Tutor Victoria Rance had suggested various options for the long pose but we agreed this would work best tonight; we will pick one of the others when I return in five weeks. Nine artists had arranged themselves in a circle round me, while Victoria also painted sketches in a drawing book when not offering comments and advice. By agreement, I was given time checks every 20 minutes with the chance to have a stretch.
The session was brought to its close shortly before our scheduled finish at 10pm. The remaining time was spent in collective admiration of the artworks produced. If you had struggled to find a Picasso among the works above, the clue is it’s very early Picasso; look again at the colour pastel sketch in brown and yellow on pale orange paper. Very nice, as were all the distinctive styles on show. I look forward to coming back.
Anerley and Penge Life Drawing sessions at Bridge House can be ‘short pose’, meaning nothing longer than 15-minutes, or ‘long pose’, meaning exactly the reverse. At the time of accepting a booking, one doesn’t know which it will be, but for me this evening was to be one of long poses: two of 15-minutes, one of half-an-hour, a break, then 20 and 25-minutes to a close.
Unintentionally it became something of a workout for my arms. I opened with a pose I’d seen Esther hold for 15-minutes at Mall Galleries just three days before: a pace forward with both arms extended. It was taxing yet achieved. Next, I went down onto my left knee, with my right hand planted on the ground – taking my weight – and my left arm resting across my raised right knee; the right arm suffereth.
For the 30-minute pose I’d intended to take inspiration from a powerful drawing I had seen in an exhibition at Leigh Community Centre, wherein the model sat with legs slightly apart, knees raised, elbows on knees and head in hands. As it was, however, the previous pose weakened my limbs and joints too much to make it sustainable, so instead I sat self-entwined… and made my right arm ache even more.
The break, when it came, was most welcome. Afterwards, I first sat upon a footstool with one leg folded beneath my body, then concluded the evening in a standing pose with right hand upon my belly and left hand raised to head height – thereby ensuring my left arm would ache as much as the right. Such trivia aside, it had been another enjoyable evening for a nice group with a good turn-out: 15 artists this time.
Upon entering the back room of Laure Genillard gallery, I found a dazzling line-up of veteran art performers at rest upon the sofa before me. Chas, Clifford, Cy, Paula – I had participated in many a nude artistic action with these fine folk over the years. On this occasion we had gathered to be part of the third and final ‘Footfall’ installation by JocJonJosch, in central London.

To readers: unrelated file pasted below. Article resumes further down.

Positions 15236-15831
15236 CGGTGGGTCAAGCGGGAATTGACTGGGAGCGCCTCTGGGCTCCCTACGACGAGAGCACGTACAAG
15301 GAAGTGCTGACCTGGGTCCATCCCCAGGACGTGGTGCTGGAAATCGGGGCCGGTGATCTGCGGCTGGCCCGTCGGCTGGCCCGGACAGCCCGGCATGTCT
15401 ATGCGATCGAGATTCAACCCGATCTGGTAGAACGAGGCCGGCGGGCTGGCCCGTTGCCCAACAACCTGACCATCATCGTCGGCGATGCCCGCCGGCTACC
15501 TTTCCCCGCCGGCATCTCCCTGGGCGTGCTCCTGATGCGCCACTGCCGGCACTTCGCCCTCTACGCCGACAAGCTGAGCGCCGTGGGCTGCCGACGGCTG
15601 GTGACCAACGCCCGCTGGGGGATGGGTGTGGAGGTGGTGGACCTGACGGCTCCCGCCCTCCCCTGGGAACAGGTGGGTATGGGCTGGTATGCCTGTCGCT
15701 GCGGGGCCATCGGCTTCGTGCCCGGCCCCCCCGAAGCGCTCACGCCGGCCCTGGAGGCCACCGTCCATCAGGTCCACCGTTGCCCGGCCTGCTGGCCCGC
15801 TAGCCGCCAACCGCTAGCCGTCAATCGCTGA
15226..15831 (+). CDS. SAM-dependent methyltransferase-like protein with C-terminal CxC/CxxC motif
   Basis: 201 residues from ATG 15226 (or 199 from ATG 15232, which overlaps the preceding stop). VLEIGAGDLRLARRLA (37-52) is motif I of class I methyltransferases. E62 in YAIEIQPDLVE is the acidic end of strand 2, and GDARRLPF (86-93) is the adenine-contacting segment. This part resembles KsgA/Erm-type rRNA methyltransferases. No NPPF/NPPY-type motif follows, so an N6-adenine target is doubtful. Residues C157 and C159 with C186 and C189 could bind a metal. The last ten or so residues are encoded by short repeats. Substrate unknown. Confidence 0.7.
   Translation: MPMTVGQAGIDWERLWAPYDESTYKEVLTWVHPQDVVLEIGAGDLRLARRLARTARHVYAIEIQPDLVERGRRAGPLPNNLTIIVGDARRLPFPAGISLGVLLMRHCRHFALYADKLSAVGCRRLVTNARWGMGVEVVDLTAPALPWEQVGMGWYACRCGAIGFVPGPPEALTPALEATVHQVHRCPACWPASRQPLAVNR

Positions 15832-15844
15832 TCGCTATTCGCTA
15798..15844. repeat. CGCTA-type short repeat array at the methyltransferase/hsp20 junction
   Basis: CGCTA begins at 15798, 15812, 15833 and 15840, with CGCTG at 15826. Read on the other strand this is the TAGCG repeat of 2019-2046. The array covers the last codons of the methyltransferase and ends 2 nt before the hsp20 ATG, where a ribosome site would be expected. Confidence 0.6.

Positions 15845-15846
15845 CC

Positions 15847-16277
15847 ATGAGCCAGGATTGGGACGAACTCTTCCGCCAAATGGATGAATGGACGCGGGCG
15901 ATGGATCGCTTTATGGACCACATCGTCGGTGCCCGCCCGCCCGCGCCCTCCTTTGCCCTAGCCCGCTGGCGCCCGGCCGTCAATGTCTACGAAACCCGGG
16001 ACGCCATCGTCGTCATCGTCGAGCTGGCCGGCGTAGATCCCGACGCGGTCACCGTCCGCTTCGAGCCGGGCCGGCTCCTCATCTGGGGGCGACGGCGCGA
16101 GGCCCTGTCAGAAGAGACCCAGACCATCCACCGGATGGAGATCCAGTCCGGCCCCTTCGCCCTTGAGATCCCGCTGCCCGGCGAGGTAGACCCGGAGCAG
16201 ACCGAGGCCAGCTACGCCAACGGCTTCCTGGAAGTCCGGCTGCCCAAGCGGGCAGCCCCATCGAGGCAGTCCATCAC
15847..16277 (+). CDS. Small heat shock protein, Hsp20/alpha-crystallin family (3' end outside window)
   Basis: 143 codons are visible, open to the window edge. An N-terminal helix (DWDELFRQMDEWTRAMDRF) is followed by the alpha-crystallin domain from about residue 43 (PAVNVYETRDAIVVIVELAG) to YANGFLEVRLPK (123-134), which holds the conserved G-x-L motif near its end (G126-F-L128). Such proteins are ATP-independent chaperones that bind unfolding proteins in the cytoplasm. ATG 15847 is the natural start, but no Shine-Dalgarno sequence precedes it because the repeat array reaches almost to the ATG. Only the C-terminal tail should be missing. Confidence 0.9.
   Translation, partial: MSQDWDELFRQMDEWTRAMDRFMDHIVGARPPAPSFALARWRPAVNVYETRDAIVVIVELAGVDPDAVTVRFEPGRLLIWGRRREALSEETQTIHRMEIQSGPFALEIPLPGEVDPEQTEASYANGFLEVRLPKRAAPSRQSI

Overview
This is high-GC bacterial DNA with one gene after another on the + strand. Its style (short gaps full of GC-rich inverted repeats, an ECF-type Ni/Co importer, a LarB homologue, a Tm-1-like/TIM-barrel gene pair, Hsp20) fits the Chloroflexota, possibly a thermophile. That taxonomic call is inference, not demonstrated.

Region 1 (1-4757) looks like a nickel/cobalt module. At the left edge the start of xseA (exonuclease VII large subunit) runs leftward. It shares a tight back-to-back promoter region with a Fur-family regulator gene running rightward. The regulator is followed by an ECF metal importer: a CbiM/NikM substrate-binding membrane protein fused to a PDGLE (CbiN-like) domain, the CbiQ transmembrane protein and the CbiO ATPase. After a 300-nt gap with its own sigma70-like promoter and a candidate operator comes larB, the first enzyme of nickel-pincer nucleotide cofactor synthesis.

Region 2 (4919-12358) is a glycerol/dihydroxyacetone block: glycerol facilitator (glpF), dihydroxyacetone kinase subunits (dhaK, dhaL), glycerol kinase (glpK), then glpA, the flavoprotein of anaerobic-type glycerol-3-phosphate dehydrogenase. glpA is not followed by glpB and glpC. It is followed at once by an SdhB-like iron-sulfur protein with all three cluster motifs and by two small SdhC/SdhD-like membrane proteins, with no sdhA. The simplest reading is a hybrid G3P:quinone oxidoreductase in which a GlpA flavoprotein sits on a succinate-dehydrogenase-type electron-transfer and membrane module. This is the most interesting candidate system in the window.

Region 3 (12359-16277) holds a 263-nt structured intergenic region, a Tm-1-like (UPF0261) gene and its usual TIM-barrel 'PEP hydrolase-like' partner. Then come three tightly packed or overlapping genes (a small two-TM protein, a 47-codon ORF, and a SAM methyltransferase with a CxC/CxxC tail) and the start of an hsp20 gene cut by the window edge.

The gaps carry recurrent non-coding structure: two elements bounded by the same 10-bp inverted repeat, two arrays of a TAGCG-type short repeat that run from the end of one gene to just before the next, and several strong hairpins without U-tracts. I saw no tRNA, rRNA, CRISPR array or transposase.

We were joined by Chris, who together with Cy and me had been a part of Footfall seven weeks before, plus another Chris who was in Sion for Ouroboros three years earlier, and finally a brother of one the artists’ wives. Thus, eight of us would perform, but to do so we needed to undress and get covered in mud. First Paula, then the rest us, crossed to the upper gallery, stripped and stepped into its pile of wet earth.
We were due to begin the performance at 6:30pm, but first there was to be a talk by Jo Melvin, the exhibition’s curator, in the gallery downstairs. The challenge for us was to stay silent as we applied handfuls of filth to our own bodies, and the hard-to-reach places of our friends. Once completely covered, without further ado or prompting, we started automatically to trample around in the muddy mass.
After applauding the curator, our audience ascended stairs to watch in silence as we paced about in dirt. We paid no attention, but simply continued our monotonous toil. Whilst the action was meant to be identical for us all, in practice some idiosyncratic styles emerged: Chas was the sweeper, using a foot to push earth from the edges to the centre; Clifford was our gardener, continually picking small stones from underfoot.
Cy became the artist in our midst, making ever more complex swirls and ridges in the mud, only for the rest of us to obliterate them with aimless treading; meanwhile Paula was the dancer whose personal footfalls echoed a samba-style repetition. None of the three artists of JocJonJosch were taking part – a temporary reprieve for Joschi, whose turn it was, so his time would come a fortnight later in Switzerland.